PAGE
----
Spare a thought for the boss
They’re always whining on about costs. Associates not working hard enough. Nurses chatting in the stock cupboard. Patients not paying their bills. Their woes are many, yet they manage to be on more holidays than you. How does that work?
Well, HMRC stats suggest that principals gross about a third more and have an equivalent increase in taxable income. The nature of (most) dental practices is that the principal does more clinical work than the associates. We are increasingly entering the ‘corporate’ world. Not just the DBCs but owners with multiple practices. One dentist being the highest grosser in all their practices is impossible but it’s quite likely they’ll still have a very significant ‘dental’ commitment on top of the work required to run their businesses.
So ask yourself, if they still have to do the same or more clinical work than you, and you find that stressful enough, what else is really going on? A lot of practices will tick along without too many issues that are immediately apparent. They won’t cause you to be reaching for your box of tissues to empathise with your boss. They just annoy the hell out of you. Why hasn’t he/she fixed this? Got me more instruments? The new endo motor? And when am I getting those extra 500 patients they promised and why has the new chair with the super light and LED handpieces not arrived?
Well I’d speculate your boss is in the midst of the mire of legislative change, the latest guidance and what the hell is going on with Brexit and the OHIP. These all impact the practice business plan. Yes, there probably is one. It might be a massive spreadsheet or the back of a fag packet but it’s probably on hold just now. Large and small-scale financial investments require a degree of consideration. Smaller investments need cashflow to be stable. They need you to be delivering regular income. You get annoyed by the fluctuations in your gross and your boss can’t rely on them. Then there’s the big ticket items like new surgery kit, more staff. This could involve raising finance. That needs even greater stability of income but also consideration of where the financial markets are going over the next 10 years. I’m guessing your boss isn’t a corporate banking risk manager on the side?
So, the financial implications of your internal practice economy and the wider financial situation are important. Then there’s the Scottish Government and the lack of CDO and what the OHIP might do. Are there more unavoidable costs like auto-enrolment. Then there’s the constant demands for wage rises by staff and government raising the minimum wage and (hopefully more applicably) the living wage. This is ignored year on year by the DDRB (payment review: too much to say to include here) meaning that our fee increases simply don’t keep pace with the increased requirements, let alone general inflation.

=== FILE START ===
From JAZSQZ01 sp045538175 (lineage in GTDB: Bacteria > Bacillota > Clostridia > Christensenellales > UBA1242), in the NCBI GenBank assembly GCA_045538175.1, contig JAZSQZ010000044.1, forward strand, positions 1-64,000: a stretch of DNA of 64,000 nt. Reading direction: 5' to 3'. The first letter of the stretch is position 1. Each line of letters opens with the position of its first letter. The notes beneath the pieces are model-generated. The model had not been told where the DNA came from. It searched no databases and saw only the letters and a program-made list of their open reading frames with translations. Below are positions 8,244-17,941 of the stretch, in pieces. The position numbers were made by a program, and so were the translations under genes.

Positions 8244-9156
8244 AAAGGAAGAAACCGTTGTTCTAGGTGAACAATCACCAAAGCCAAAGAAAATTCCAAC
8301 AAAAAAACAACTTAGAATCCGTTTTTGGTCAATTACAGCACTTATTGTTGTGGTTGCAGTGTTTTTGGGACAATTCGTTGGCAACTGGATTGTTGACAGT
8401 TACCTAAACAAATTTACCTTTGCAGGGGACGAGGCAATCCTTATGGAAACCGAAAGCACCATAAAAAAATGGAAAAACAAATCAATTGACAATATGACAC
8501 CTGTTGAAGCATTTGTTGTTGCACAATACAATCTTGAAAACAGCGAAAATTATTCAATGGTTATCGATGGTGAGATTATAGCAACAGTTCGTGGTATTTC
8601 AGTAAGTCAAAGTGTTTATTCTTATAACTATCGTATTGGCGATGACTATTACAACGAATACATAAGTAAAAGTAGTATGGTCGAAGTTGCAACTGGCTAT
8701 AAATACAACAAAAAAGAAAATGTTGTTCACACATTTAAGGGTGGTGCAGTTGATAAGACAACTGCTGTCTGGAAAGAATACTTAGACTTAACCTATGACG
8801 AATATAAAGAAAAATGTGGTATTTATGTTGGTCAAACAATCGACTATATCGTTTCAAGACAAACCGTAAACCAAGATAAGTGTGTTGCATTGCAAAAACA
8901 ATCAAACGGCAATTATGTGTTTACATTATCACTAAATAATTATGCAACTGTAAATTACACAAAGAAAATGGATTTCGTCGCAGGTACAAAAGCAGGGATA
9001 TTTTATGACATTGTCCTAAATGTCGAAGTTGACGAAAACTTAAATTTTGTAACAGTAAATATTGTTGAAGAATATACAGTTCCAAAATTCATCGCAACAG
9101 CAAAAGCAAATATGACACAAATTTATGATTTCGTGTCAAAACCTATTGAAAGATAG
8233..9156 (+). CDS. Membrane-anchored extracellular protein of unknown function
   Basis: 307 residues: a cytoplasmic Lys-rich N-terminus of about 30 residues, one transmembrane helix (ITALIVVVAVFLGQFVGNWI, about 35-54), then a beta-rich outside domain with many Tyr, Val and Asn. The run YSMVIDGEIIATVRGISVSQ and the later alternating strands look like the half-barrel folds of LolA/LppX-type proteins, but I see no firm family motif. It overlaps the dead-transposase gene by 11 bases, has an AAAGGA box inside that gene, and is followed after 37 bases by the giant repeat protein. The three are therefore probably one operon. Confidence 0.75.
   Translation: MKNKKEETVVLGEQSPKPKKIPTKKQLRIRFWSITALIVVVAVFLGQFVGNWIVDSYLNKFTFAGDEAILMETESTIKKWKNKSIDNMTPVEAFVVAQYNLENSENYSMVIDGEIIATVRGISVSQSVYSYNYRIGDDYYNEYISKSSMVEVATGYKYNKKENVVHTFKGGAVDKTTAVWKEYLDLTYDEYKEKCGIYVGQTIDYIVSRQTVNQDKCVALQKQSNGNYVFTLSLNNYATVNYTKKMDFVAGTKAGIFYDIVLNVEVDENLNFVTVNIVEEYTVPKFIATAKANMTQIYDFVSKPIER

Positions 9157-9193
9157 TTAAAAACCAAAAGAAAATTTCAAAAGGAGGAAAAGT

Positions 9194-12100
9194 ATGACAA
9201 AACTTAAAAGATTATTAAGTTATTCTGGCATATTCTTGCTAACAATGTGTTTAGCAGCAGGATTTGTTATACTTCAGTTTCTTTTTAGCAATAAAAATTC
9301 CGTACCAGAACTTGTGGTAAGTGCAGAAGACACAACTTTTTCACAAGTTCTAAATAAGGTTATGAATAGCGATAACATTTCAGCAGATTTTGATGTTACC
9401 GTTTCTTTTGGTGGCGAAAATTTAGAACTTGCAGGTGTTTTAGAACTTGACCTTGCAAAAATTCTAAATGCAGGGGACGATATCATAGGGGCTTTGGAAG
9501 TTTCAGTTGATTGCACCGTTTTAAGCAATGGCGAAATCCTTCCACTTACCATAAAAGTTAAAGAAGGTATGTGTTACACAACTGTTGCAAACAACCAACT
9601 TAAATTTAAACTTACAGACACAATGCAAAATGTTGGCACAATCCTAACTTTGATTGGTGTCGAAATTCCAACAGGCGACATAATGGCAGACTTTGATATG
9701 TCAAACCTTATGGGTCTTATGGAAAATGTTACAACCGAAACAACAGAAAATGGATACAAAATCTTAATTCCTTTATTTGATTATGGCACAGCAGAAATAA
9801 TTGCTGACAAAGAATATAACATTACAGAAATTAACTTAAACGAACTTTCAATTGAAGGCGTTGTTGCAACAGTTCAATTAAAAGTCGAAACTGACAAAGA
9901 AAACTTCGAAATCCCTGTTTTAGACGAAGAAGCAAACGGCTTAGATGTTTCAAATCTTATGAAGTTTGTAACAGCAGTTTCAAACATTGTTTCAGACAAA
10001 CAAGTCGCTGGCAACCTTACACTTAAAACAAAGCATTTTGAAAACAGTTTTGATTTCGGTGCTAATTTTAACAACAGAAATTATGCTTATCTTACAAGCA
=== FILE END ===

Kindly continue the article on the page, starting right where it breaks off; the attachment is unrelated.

There are things that don’t directly affect finances. There’s constant concern surrounding patient care and reputation. It is very hard to control associates and monitor their performance (other than financial). A poorly performing associate could be hugely detrimental to the reputation built up (or purchased) by the principal. Maintaining quality of clinical work is paramount to the maintenance of the practice value, and the principal has to rely on their associates for this. The bigger the practice or practices, the greater the risk.
Staffing has a similar impact. Admin and nursing staff have a huge impact on the viability and reputation of a practice. Again, one staff member leaving, for any reason, can destabilise the running, ethos or feel of a dental practice. Worse still is the possibility of someone leaving for troubling reasons. GDC issues or even criminal proceedings could create a huge level of uncertainty. The boss has to protect the patients, service provision, quality of care, financial stability and keep on track for the long-term plan.
The profession is starting to feel the recruitment pinch again and, with Brexit, the European source of dentists is very likely to dry up, if it hasn’t already. This appears to be for all clinical staff. Student numbers are reducing and workforce planning may create further problems. This all plays on your boss’s mind and the fine balance between all these threads can lead to huge stress and financial uncertainty. So when your boss is grumpy or displaying more grey hairs than you remember, spare a thought for what’s going on inside their head.
Perhaps you should ask how they’re doing? If there’s something you could help with? Maybe, just maybe, they might share some of their precious future plan. If you’re part of it, or you’d like to be, then telling them that could help. Everyone needs a future. Everyone has some thought of what that might look like. If you never put yourself out there, then who’s to know?
This is sounding like the plot of an eighties teen flick. But we all need progression, security, development, an exit strategy. So spare a thought for your boss. Take a step towards your future and securing the ongoing care of your patients. You may be the person the boss needs to firm up those plans, develop the practice and take care to the next level?
Arthur Dent is a practising NHS dentist in Scotland. Got a comment or question for Arthur? Email firstname.lastname@example.org, or leave a message in the comments.